In the world of Harry Potter is a place – a magical place full of Dickensian shops for the convenience of magicians and students – a place called Diagon Alley. Would it amaze you to learn that such a place actually exists in London?

There is an alley in London which I have known about for some years and wanted to take photos of to write about – but alas, whenever I am near and remember I invariably don’t have my camera, and logically when I have my camera I tend to forget. Today, man and machine were as one – and I finally remembered to take some photos of this delightful, and historic little alleyway.

Dear readers – welcome to the real Diagon Alley.


To get here though does not need a magic wand, but just a set of sturdy shoes. Wander along to St Martins Lane, and on the Eastern side you may spy a small dirty alley entrance with a sign to Goodwin’s Court. Do not fret about the squalor, but venture inside with a brave heart and upon turning a slight corner – you shall come upon the delight which is straight out of a Dickens novel (or a Harry Potter book).

One side is frankly, not that impressive – but the other side is, to my amateur eyes a row of Georgian houses with wonderful wooden bay windows, and even more delightfully is still lit by gas lamps.

Gas Lamp close upSome of the doors have still the lion-head knockers you should expect of such heritage and despite being in the very heart of Theatreland is surprisingly devoid of pedestrians. This could be partly due to it frankly not being much use as a short cut so not something people are going to use.

According to the Survey of London, Goodwin’s Court first appears in the ratebooks in 1690, replacing Fishers Alley which had occupied a similar position in preceding years, and it seems probable that the houses in the court and those on either side of it, i.e. the present Nos. 55 and 56, St. Martin’s Lane, were erected in that year.

It is therefore a true relic of London history – but I have been unable to find out much more about it alas. However, this is an alley that is worth visiting, not for quaint historic reasons, but for a small dose of nostalgia.

A few photos on my usual Flickr account.



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  1. If you’re interested in London’s alleyways, may I recommend a site I stumbled upon some while ago. Ivor Hoole’s Guide to the Alleyways and Courts of Central London mentions Goodwin Court and many others. Fascinating snippets from history and well worth checking out.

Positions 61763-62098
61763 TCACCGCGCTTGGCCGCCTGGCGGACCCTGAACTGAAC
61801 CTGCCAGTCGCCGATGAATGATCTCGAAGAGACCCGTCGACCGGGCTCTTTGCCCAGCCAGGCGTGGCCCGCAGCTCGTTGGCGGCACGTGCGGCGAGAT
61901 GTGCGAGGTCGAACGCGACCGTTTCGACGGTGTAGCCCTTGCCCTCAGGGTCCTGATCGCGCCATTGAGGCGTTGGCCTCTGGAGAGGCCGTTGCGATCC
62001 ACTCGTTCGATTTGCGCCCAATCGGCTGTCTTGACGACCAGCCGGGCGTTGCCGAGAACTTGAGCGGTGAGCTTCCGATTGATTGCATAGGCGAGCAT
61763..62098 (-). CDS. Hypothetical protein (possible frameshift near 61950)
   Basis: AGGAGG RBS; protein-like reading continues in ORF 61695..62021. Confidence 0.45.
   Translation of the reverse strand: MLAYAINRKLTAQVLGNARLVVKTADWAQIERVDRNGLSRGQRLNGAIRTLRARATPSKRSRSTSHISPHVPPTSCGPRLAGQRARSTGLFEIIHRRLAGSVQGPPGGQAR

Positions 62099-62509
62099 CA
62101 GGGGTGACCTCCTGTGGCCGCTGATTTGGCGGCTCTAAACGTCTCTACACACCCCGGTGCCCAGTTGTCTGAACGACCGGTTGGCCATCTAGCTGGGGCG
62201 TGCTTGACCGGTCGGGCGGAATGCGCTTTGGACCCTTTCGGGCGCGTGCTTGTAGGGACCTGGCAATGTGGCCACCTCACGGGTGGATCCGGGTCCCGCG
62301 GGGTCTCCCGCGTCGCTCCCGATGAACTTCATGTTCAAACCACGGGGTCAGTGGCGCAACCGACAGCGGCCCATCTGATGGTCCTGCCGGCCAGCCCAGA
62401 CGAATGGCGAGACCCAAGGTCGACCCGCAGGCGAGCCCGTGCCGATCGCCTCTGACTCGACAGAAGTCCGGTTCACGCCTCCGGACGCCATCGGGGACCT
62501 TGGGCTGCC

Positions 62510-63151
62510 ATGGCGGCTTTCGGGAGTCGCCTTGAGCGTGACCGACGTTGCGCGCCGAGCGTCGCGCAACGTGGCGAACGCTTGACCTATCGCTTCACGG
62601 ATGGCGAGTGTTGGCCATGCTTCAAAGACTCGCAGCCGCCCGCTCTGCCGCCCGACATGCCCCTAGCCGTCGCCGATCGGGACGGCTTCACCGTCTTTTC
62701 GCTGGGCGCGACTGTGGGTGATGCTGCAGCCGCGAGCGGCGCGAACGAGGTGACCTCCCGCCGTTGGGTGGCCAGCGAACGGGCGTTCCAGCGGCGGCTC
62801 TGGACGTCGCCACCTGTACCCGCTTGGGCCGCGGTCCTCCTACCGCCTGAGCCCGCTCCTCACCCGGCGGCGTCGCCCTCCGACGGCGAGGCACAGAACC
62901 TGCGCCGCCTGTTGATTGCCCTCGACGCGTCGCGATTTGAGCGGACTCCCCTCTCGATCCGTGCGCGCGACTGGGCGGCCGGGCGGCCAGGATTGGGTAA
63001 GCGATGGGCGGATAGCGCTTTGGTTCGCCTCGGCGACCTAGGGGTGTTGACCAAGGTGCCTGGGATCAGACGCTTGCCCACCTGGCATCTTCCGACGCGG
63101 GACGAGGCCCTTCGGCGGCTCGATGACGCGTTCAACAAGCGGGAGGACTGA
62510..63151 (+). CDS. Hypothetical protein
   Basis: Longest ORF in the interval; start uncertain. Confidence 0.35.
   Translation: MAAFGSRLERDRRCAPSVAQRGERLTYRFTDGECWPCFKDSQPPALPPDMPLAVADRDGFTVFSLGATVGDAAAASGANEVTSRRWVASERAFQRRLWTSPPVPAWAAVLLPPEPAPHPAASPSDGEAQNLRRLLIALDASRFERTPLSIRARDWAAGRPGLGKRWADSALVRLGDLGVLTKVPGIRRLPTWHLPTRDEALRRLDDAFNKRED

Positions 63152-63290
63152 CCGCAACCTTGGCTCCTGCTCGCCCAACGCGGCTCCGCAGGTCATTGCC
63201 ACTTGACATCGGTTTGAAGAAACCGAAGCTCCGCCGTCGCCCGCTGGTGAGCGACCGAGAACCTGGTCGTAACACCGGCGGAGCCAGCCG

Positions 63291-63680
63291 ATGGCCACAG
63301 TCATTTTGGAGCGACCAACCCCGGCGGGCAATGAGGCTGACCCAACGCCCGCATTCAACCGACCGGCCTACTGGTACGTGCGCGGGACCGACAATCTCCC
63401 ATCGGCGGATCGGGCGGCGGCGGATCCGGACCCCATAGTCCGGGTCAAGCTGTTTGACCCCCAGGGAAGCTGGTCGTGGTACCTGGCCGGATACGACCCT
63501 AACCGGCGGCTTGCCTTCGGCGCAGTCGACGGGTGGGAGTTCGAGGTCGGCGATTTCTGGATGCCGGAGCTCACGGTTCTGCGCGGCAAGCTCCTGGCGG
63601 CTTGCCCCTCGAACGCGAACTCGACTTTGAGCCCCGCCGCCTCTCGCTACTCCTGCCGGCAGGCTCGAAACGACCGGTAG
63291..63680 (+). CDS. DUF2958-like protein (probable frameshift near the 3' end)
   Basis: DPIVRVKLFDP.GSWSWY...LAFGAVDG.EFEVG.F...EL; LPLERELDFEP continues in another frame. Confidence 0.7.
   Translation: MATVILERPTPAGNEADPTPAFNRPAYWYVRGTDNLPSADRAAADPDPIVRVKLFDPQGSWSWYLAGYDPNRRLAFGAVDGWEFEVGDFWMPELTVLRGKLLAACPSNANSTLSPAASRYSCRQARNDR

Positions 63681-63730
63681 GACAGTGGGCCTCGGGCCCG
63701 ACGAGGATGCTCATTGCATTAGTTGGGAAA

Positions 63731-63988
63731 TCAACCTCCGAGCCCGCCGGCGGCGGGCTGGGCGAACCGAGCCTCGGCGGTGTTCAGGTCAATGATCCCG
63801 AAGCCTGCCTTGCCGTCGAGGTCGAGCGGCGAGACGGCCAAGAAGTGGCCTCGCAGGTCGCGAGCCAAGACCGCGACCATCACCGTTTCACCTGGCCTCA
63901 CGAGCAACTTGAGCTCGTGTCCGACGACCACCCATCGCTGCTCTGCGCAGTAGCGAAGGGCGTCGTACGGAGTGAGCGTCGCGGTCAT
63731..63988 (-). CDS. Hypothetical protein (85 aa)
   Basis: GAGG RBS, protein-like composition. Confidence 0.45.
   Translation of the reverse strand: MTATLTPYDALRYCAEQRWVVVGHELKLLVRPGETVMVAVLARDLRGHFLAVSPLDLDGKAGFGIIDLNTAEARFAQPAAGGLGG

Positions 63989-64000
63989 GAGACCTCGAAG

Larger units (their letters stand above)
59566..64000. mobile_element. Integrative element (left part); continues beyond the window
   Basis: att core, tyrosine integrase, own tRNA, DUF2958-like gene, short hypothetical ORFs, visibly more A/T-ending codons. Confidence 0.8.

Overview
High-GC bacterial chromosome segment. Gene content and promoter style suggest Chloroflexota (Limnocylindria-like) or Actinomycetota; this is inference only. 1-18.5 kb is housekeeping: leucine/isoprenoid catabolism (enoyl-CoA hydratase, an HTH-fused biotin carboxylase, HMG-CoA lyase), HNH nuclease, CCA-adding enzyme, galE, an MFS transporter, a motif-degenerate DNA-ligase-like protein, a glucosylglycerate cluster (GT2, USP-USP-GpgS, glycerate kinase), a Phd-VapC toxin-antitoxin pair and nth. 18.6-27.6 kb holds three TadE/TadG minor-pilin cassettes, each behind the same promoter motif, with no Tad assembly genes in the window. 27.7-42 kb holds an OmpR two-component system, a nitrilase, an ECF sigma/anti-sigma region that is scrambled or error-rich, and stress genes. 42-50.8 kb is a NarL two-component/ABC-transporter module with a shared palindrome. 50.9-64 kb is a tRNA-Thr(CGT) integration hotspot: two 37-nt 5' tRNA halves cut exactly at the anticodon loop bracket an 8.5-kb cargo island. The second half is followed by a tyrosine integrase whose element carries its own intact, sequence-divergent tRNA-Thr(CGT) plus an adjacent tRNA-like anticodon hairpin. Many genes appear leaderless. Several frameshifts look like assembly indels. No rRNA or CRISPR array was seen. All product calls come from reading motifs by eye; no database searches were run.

You can find it at

    Elaine Saunders
    Author – A Book About Pub Names

  2. IanVisits says:

    The geocities site does turn up occasionally in my google searches when researching old alleyways.

    I also tend to trawl through old maps, the old baily archive and the national archives for information.

  3. Nice pics, Ian – whenever I’ve gone there to take pics, it’s been bin-day.

    What do you make of Giovannis, BTW?

  4. IanVisits says:

    I’ve not tried the restaurant yet.

  5. Susan Peters says:

    My Dad’s great great grandparents lived on Fisher’s Alley in 1841, would this be the same one as the one near Fleet Street? I know they were very poor, and ended up moving over to Greenwich

    • IanVisits says:

      This one is not really near Fleet Street.

      There were probably dozens of Fisher’s roads/alleys/yards in London in the past as it is such a generic name.

    • says:

      Hi my ancestors lived in Fishers alley near fleet street about 1815 their surname was Parkins

  6. Alice says:

    Hello! How could I really get there?
    How do you know this is the real Diagon alley?

  7. IanVisits says:

    If you read the blog post – it explains exactly where the alley is.

  8. karl says:

    can you please help me get a magic wand there in diagon alley,london …ohhh…please i really really really need your help……..please reply as soon as possible…..cause i want to become a wizard since i was 4 years…..ohh…please

  9. E says:

    Is digon alley real? what street in London is it in?

  10. Rushelle Catte says:

    Is that Diagon Alley Is Real ? I want go to London . I Really really want to get the magic wand .

  11. I’ve got a friend who works in one of the offices along this alleyway. He’s become quite used to finding crowds of young girls in wizard hats peering through his window as he works!

  12. Karl, Dover says:

    (not the Karl above)
    Just trawling through your archives.
    Re Goodwin Court if you read the series of novels by John Lawton (the 1st being Black Out set in 1944), about a police detective who actually lives in Goodwin Court. Very good books they are too!

  13. Roberta says:

    Please explain the fire code regulations regarding bay windows after 1666.

2 Pings/Trackbacks for "Goodwin’s Court – London’s “real” Diagon Alley"
  1. […] and I went to King’s Cross Station’s Platform 9 3/4. On Tuesday, Claire and I found the REAL Diagon Alley. On Wednesday, I ran to Trafalgar Square and waited in line for five hours for an official Harry […]

  2. […] London’s real Diagon Alley […]

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